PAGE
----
South Africa, Politics

Analysis: What Joburg’s parking scheme says about democracy in SA

By Khadija Patel 11 May 2012

There seems to be a breakdown in communication between local government and its people. The former seems to understand that service to the people must happen on its terms and its terms only, even when those people are demonstrably disgruntled. Perhaps our city fathers should take a closer look at the statutes that are supposed to guide them. By KHADIJA PATEL.

“We issued notes to the public and businesses,” Pieter de Klerk, the city of Joburg’s legal representative, told reporters this week. “In Parkhurst, questions were raised if it was sufficient. We thought it was sufficient, but the community wanted more engagement.”

Alongside him, city spokesman Gabu Tugwana insisted the process was ongoing and the city remains amenable to input from stakeholders.

“The door is not closed,” he said.

Then on Thursday, Amanda Forsythe, the DA-affiliated ward councillor for Greenside and Parkview, rubbished the City’s pious protestations of a public participation process. In a tersely worded statement , Forsythe said:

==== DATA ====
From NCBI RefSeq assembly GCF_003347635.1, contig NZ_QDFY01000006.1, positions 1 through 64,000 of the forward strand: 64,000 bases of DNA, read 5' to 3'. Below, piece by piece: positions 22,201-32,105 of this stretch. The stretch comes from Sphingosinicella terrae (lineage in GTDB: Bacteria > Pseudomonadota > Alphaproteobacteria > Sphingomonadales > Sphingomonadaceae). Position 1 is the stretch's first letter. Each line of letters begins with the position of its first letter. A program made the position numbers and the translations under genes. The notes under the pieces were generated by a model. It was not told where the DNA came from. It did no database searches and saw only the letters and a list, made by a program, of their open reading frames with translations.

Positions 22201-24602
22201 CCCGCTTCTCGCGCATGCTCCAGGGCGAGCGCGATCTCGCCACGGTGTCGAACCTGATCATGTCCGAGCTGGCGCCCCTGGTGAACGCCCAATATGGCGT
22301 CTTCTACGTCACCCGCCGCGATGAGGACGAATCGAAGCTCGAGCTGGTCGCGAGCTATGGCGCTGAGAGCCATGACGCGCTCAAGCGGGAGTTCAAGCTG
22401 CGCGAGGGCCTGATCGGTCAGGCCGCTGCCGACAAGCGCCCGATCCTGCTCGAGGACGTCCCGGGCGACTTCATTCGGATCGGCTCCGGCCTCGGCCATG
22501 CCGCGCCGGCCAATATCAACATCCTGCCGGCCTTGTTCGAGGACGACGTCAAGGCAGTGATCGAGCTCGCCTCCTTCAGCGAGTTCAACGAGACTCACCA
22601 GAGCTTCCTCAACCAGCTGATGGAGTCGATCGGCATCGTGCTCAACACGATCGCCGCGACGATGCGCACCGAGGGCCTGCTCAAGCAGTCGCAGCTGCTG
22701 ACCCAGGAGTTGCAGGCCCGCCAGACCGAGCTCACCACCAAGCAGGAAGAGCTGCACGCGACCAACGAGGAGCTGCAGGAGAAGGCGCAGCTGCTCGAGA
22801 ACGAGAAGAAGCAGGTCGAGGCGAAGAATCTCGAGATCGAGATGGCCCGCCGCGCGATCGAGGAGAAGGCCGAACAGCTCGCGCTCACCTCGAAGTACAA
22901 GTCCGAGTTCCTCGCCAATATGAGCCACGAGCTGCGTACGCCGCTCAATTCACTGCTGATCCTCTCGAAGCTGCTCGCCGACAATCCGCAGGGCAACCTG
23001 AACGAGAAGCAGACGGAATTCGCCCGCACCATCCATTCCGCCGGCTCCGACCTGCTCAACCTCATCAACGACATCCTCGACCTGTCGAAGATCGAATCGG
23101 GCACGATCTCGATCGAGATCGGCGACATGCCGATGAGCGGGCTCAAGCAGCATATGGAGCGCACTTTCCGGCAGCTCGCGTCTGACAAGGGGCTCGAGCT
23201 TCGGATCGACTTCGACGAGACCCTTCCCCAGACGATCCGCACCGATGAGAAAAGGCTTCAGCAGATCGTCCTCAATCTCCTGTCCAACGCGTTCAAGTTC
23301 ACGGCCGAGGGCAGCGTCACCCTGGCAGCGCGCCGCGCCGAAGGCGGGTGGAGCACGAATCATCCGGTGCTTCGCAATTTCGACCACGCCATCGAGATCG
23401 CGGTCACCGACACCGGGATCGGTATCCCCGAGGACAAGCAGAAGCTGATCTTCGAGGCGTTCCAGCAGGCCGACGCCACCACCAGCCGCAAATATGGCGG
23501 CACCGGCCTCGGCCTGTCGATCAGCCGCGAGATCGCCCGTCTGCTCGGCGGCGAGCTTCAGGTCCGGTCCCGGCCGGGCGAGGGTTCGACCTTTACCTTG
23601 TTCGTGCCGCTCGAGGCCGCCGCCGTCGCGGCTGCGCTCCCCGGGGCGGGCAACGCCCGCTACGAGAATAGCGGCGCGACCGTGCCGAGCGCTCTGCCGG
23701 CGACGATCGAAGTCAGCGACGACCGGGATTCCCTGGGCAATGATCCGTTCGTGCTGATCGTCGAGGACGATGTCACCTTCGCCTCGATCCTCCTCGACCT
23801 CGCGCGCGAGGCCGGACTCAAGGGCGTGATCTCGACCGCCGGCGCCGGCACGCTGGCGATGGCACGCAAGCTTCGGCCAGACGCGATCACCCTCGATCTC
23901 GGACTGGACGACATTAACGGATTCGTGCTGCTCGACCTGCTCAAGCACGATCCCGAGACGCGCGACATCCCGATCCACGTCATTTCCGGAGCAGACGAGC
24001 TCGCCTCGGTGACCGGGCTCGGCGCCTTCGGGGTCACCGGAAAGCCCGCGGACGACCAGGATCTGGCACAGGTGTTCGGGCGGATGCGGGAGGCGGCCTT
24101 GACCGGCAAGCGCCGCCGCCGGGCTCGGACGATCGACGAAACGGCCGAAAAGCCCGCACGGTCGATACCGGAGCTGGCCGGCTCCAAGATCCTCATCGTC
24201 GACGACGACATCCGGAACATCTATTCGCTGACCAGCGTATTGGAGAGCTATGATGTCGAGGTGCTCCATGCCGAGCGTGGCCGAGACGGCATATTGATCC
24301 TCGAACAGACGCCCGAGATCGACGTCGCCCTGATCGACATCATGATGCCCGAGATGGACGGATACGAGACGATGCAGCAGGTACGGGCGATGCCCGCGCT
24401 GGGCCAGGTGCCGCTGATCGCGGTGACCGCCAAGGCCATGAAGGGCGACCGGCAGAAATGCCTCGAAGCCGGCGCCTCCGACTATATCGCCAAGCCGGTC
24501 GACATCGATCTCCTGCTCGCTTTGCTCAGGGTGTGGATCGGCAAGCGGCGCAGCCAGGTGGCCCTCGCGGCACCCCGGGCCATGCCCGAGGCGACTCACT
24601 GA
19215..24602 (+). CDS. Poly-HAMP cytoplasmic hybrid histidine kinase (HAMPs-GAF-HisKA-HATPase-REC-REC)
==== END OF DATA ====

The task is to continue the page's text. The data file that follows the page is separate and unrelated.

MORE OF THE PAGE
“In a media briefing at city vouncil (on Wednesday), representatives from the city of Johannesburg had the audacity to inform the press that public consultation had in fact taken place with regards to the paid parking scheme being rolled out by the JMPD and private company, Ace Parking.

This is simply untrue. If it weren’t for my colleague in Parkhurst, councillor Tim Truluck, I wouldn’t have known about JMPD’s intentions to commence with paid parking in Melville from the 1st of June and to then roll it out in two further suburbs in my ward: Greenside and Parkview.

The city officials glibly stated that it was the ward councillors’ duty to take information they receive from the city and pass it on to residents, suggesting that it is we who have not done our jobs!

Had I received any information or notification on the paid parking scheme, I would have informed the residents and especially businesses in my ward immediately.”